Looking Silly is Okay – My friends may be wondering about this one.  Silliness and an off-beat sense of humor is kind of who I am. I have a hard time seeing a thirty-something me bopping around to kiddie songs during a My Gym class or even out of class. These days I’ve become a rhythmless-dancing machine—it’s easier when you embrace the silly.

Baby-Related Entertainment – My days are consumed binge watching Sesame Street, Sid the Science Kid and Pepa Pig.  Going to show or museum used to be a comedy club or MOMA now it’s Sesame Street Live or the Children’s Museum of New York.  Cristian’s smiling face makes up for the crowds and loud crying children.

Cristian and I heading to the Chilldren's Museum of New York
Cristian and I heading to the Chilldren’s Museum of New York

Pacing and Energy – Twenty years ago I was younger, fitter, and had washboard abs.  Today, I’m older and grayer, okay mostly white without the hair color.  A keg replaced the six-pack. Caring for and chasing after a toddler requires endurance.  Finishing twelve marathons taught me how to pace myself. Occasionally I hit the wall, but push through until Esther comes home from work or I’ve worn the baby out.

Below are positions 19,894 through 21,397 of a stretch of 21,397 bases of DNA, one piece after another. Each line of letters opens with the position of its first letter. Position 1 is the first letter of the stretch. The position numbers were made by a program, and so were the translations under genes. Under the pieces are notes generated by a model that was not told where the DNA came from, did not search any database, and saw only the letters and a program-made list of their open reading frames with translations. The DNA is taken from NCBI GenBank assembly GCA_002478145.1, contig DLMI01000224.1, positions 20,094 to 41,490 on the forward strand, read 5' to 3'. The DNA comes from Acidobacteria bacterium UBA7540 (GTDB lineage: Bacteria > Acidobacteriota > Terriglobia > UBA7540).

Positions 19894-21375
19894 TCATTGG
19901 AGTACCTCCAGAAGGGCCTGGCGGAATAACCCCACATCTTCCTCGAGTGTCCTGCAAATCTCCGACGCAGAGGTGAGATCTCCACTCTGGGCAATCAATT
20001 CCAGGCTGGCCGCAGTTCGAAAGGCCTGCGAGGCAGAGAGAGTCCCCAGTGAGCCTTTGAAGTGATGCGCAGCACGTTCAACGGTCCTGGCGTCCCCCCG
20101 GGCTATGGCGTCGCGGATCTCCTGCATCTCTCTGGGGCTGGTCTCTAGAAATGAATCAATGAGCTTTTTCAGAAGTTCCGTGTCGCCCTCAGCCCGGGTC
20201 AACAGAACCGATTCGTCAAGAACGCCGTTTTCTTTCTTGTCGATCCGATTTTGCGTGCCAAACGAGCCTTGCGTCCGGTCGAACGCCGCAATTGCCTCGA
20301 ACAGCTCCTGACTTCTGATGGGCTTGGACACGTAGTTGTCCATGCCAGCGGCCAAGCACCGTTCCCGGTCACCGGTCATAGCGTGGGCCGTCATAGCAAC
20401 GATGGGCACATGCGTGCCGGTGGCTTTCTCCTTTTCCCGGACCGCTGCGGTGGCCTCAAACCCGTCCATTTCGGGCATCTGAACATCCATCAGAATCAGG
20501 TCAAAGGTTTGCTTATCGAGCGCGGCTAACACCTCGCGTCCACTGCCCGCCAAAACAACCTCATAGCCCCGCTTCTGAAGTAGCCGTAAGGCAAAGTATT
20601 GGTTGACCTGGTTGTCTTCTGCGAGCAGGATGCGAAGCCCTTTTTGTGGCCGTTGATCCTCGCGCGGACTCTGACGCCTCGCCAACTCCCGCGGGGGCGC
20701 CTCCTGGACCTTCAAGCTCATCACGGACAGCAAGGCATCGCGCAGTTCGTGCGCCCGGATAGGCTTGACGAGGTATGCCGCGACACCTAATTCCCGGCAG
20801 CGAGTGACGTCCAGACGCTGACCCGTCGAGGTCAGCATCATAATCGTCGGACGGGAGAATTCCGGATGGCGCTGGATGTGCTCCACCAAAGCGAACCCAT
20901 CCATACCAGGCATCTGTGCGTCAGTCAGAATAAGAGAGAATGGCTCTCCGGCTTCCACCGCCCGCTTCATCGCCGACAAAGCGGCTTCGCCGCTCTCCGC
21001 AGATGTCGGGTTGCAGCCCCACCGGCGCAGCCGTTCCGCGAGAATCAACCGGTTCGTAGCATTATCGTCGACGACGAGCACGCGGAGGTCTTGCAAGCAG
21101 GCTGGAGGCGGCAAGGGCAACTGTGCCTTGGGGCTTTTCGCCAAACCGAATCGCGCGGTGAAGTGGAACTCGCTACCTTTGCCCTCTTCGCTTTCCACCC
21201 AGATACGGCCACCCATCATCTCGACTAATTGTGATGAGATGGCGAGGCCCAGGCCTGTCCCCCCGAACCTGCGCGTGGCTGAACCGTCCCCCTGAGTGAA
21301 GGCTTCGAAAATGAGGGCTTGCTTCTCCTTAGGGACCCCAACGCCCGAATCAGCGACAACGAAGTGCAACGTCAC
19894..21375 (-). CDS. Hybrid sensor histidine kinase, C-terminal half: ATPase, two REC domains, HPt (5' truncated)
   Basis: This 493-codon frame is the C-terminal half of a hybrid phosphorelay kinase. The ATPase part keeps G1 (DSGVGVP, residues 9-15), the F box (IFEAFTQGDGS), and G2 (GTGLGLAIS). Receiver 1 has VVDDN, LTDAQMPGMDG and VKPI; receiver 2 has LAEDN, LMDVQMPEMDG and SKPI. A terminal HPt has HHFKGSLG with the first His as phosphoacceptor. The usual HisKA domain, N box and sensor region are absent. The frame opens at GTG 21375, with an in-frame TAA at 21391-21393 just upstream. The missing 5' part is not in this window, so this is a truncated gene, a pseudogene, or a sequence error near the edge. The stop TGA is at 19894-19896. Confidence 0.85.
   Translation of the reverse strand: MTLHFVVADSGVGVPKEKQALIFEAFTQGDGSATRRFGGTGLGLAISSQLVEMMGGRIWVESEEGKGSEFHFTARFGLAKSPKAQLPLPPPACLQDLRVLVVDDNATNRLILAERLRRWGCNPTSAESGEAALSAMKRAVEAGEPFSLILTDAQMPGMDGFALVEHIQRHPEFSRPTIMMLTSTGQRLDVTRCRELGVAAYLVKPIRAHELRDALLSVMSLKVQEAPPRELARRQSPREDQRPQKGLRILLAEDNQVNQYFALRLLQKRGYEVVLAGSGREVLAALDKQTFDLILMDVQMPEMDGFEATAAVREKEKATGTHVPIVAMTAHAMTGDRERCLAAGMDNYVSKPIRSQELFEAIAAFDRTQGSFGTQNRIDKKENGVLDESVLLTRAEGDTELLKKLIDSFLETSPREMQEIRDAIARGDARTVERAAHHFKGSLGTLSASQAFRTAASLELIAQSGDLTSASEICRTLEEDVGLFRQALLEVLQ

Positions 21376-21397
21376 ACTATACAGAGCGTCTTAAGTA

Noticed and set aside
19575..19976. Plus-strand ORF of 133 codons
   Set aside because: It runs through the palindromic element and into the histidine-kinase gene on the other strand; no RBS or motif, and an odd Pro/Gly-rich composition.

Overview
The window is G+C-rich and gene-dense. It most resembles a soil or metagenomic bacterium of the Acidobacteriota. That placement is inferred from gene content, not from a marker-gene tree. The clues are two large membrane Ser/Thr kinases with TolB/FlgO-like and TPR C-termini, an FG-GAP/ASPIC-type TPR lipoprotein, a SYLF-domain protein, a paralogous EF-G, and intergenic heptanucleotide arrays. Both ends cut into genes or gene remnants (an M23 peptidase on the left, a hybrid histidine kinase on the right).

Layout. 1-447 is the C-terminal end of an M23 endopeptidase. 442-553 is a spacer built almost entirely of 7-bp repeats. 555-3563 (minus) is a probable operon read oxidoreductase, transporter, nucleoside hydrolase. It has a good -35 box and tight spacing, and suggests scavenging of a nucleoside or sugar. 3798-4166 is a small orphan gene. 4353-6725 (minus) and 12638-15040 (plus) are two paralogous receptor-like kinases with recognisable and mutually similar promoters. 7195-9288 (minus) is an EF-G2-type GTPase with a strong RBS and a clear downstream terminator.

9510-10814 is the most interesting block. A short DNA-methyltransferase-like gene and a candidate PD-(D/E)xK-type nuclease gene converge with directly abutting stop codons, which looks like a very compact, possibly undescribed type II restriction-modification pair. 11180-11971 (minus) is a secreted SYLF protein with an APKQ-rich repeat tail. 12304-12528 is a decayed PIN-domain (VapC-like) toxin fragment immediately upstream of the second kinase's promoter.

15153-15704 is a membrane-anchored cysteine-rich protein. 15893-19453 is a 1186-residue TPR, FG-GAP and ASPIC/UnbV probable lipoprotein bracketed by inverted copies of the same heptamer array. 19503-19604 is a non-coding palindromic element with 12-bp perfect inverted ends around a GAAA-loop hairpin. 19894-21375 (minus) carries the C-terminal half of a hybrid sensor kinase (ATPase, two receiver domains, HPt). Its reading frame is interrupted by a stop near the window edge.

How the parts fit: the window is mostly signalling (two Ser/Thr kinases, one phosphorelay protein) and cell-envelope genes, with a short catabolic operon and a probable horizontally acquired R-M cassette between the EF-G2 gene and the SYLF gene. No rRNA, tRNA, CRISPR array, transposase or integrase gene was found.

I’m Older, Calmer, and More Secure with Myself – It’s not like I’m doing yoga, sipping green tea, or reading the Dalai Lama but twenty years mellowed me.  I no longer stress things I can’t control.  I’ve learned to enjoy the moment because they won’t last forever.  That’s not to say I haven’t fired a baby bottle or thrown an iPhone across the room during those special moments.